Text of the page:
You say “cilantro.” I say “culantro.” I discovered this interesting herb on a recent trip to my local farmer’s market. Native to Mexico and South America, culantro belongs in a league of its own. A cousin to cilantro, yet the two look nothing alike. Culantro has dark green glossy serrated leaves with harmless spiny thorns. Like lavender and rosemary, brushing up against culantro gives off its strong scent, similar to cilantro but with a hint of citrus.
So how do we use this easy to grow herb in meals and recipes? Fairly new to the United States, chefs are using culantro leaves as garnishes and shredding it into soups. Because of its pungent flavor, you won’t need a lot to flavor any dish. Popular in Latin and Indian recipes, it’s used primarily in meat dishes and stews. Vietnamese Pho Soup wouldn’t be Pho Soup without culantro.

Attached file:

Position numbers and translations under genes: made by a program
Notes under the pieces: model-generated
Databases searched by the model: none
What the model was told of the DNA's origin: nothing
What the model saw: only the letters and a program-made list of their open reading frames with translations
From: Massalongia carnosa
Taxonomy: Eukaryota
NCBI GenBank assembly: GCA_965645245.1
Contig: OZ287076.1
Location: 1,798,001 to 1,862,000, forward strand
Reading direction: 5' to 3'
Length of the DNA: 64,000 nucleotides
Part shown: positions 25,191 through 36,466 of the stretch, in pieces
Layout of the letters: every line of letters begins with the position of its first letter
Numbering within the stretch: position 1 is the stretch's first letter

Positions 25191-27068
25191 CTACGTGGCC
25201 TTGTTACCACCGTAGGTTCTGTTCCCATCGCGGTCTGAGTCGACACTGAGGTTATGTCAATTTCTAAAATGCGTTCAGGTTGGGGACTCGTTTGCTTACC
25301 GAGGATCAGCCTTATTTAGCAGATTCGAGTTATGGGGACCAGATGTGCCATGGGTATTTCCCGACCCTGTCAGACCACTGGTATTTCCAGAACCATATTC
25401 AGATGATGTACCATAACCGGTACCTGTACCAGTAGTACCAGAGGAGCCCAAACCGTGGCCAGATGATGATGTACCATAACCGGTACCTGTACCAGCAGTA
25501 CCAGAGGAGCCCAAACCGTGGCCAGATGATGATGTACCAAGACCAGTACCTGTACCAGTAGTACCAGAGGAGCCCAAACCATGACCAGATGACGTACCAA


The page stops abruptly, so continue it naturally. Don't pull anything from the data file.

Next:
Boasting high contents of nutrients like iron, calcium and beta-carotene, culantro leaves can be boiled and made into a tea to stave off flu and pneumonia. It also stimulates the appetite and helps aid digestion.
Growing culantro on your own is as easy as growing any other herb. It’s likely your local nursery won’t carry the plant, but seed catalogs make it an easy find.
Ask us where you can get it in Rochester and San Diego, we have an insider tip ;).